Glossary of Geog Final Exam 3

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2 themes of South Asian realm
population and cultural diversity
Monsoon Asia
the lower lands of South Asia; interior has massive mountains and plateaus
the seasonal reversal of wind and moisture flows; typical of certain subtropical and lower mid-latitudes
climatic effects of South Asia's monsoons
amlified by local conditions; it rains more in south than northern parts b/ monsoon moves in then out; winter = dry season; summer = wet season; people concentrated in lowlands towards outer areas b/c it supports population; little rain in interior
6 human impacts shared throughout Monsoon Asia
2)major river systems
3)broad alluvial valleys (soil laid down below river flood)
4)intensive agriculture
5)irrigation systems
6)population density
India's population size/ Demographic Transition Model
2nd most populous in world after US; pakistan = 140 mil; bangladesh = 140 mil;
high growth rate = high birth rate + low death rate = population increases
the 3 realms affected by same massive weather feature:
South Asia; Southeast Asia; East Asia - all affected by monsoons
Monsoon mechanism in South Asia:
continentality; also- location, marginality to Eurasia, seasonality of occurrence, rarity of failures
key crops in India, Pakistan, Bangladesh
India: rice (in wetter areas); wheat (during short wet season); millet (can grow in drier areas and grows very fast)
Pakistan: mixture of wheat and some millet (more dependent on irrigation)
Bangladesh: rice
per person agricultural productivity
is very low; reflects shortage of machinery and abundance of labor
India's Green Revolution
figured out a way to double amount of foodstuff per plant; a diff. way of applying technology; change from country that imports food to one that exports; gains: revolutionized production of food; challenges: each plant --> needed a bigger stem --> required more water --> required more fodder --> need more money;
amplified income of those w/access to money- socioeconomic class had an effect
India's industrial resources
-little coal; very little oil and natl gas; have a lot of labor; pretty good accessibility- diff parts of India are well connected; industry has to be near labor
rural to urban migration in India as a result of 2 things:
push factor: rural poverty
pull factor: urban manufacturing/service employment
-increases demands on infrastructure
-causes extreme income contrasts btwn ppl living in major cities
Mumbai (Bombay)
large city w/much poverty; located on western part of India
Kolkata (Calcutta)
established on margins of Ganges River delta on Hooghly River
-has intense urban activity- overcrowded and w/aging infrastructure; founded for its commercial and defensive site advantages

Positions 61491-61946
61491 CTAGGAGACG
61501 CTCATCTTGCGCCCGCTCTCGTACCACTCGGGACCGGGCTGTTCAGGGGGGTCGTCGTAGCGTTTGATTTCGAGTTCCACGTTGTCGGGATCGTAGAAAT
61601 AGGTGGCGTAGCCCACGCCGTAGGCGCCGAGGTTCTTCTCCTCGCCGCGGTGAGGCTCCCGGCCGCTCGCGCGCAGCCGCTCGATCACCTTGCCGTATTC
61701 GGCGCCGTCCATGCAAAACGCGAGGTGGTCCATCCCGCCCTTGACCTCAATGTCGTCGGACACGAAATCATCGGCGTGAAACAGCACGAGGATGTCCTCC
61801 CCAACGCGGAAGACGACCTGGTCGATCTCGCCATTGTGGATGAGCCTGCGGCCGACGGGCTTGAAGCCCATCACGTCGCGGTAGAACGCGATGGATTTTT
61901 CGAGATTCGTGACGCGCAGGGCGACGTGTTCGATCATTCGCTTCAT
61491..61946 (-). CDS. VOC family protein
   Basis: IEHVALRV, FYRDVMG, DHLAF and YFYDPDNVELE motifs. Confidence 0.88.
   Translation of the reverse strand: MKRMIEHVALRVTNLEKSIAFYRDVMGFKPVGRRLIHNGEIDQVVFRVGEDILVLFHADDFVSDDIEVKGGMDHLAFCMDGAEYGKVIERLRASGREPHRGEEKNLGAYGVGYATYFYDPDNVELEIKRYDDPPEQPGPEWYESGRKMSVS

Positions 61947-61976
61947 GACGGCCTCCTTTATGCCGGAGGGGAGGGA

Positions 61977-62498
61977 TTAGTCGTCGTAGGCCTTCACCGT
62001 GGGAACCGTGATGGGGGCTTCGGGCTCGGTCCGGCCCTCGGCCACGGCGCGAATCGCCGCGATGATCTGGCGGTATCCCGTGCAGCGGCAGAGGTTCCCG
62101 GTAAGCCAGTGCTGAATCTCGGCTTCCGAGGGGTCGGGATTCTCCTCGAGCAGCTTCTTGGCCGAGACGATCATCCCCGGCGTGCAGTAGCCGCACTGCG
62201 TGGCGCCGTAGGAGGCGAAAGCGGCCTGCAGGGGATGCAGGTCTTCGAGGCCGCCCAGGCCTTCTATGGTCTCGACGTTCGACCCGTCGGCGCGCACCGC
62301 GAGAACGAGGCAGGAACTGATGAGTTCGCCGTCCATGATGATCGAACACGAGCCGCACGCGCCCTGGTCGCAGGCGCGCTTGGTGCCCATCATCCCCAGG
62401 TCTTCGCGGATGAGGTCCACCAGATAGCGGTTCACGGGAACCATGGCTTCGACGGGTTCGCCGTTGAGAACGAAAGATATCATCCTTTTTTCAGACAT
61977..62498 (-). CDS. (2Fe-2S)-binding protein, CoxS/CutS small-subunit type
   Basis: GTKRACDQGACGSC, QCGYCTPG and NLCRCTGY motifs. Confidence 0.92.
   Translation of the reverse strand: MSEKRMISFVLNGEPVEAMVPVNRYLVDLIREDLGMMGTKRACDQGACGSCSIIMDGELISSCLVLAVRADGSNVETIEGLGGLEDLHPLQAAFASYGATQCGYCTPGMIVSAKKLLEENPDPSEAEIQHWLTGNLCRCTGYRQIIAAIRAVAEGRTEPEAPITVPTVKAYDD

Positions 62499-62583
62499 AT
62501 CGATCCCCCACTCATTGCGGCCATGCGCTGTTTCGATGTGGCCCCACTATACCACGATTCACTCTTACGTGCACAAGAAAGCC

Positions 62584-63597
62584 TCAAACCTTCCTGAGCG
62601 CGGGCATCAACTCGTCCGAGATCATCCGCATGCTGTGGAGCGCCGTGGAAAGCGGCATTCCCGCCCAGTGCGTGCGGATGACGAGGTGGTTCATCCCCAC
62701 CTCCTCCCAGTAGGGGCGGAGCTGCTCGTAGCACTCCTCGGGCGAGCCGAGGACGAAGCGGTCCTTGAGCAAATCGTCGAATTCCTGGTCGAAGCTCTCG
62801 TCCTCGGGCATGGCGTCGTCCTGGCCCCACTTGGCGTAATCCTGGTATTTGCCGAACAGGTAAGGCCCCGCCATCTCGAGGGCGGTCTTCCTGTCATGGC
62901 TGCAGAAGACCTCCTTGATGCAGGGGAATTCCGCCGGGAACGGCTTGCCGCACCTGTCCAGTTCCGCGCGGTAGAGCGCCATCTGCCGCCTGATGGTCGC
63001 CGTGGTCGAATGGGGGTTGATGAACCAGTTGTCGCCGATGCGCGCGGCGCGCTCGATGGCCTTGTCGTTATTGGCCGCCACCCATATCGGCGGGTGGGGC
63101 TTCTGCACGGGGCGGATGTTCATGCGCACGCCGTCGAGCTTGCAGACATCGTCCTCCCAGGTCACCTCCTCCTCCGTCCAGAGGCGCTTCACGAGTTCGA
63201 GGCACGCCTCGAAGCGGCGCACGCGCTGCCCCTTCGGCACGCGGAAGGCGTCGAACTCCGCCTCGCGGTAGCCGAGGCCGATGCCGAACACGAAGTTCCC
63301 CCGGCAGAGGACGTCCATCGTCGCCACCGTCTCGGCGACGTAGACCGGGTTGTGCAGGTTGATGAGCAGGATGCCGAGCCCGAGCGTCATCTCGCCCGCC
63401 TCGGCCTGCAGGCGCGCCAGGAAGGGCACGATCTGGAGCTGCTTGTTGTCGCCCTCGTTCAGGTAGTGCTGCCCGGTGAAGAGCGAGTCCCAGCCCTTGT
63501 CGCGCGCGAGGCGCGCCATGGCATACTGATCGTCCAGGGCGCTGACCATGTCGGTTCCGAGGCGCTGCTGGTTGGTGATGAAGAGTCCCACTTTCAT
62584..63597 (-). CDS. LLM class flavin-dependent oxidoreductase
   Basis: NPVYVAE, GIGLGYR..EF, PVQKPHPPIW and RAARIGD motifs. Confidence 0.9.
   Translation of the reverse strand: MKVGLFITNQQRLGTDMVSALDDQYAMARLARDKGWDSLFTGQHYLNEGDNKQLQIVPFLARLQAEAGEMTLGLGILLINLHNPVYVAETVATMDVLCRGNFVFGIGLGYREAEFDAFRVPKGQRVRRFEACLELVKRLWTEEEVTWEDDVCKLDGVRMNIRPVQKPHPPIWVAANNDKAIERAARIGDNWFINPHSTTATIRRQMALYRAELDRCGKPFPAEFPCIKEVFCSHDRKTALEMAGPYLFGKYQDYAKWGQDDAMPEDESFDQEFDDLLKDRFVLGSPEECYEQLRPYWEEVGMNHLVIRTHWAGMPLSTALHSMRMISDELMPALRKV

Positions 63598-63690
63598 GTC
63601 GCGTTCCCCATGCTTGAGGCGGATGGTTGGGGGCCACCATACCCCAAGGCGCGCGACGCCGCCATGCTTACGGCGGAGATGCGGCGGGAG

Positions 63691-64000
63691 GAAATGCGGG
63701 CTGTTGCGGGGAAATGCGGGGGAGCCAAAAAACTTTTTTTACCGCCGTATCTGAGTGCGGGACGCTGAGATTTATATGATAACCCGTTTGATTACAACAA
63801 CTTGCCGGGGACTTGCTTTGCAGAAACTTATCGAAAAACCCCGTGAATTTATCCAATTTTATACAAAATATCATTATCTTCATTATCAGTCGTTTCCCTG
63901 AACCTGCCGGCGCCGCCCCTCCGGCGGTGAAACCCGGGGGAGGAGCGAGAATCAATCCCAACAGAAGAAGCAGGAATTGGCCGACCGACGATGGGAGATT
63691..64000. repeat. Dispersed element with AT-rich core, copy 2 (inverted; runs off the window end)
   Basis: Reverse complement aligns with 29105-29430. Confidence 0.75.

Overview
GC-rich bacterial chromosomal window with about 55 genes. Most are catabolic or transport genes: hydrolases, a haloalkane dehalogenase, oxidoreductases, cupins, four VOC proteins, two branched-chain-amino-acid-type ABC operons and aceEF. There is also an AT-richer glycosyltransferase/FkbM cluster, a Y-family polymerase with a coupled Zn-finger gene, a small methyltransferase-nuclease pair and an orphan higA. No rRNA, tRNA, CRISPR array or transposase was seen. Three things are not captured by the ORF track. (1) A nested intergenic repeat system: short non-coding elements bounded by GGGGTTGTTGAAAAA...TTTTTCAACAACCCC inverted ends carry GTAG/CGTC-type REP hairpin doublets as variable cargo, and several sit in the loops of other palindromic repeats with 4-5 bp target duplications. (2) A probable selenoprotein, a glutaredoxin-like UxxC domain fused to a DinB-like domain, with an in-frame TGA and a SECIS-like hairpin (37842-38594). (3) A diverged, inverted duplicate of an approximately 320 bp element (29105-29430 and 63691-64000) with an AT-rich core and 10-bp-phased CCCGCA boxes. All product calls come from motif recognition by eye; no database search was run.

has crowded streets; cities attractive destinations for migrants- so become overcrowded
India's "silicon plateau"; human creativity combined with entrepreneurial initiative, labor, and technology creates jobs
India: examples of creative ways to create jobs
ex: Toyota going to India for car part production
-Internet call centers
complicating India's econ. changes; is a categorization of hierarchy- 4 castes that you're born into and can't move out of it: brahman, aristocrats, land lords, peasants, untouchables; concept in Hinduism
negative effect of caste on economic change:
the higher degree to which caste system followed, the lower opportunity for ppl w/intrinsic talent to succeed b/c can' leave caste
2 culture hearths in South Asia:
Ganges Delta
Indus Valley
language helpful b/c
changes more slowly than moving population
religion helpful b/c
reveals people's views of world, aspects of life, culture, society, politics
2 langage groupings in South Asia
Dravidian (in southern 1/3 of Asia; has much older presence)
effects of language diversity in S. Asia
majority of ppl speak Hindi, but 15 official languages; lang diversity acts as centrifugal force
4 major religions in S. Asia
-Hinduism -dominates realm; found thru-out India
-Islam -prominent in NE and NW parts of S. Asia
-Buddhism -hardly present; a little in north and some in Sri Lanka; in N and NE margin
-Sikhism - reflects Hinduism and 1 god; on India-Pak border
4 signif pts of Indo-european and Dravidian lang groups:
1)location and past spread
2)many langs in each
3)large numbers in each
4)many exceptions
The Khyber Pass
major land route in n out of S. Asian realm; succession of diffusion waves entered S. Asia from N. West.
High population densities in S. Asia in:
1)Ganges River Vally (Hindustan); -across N. India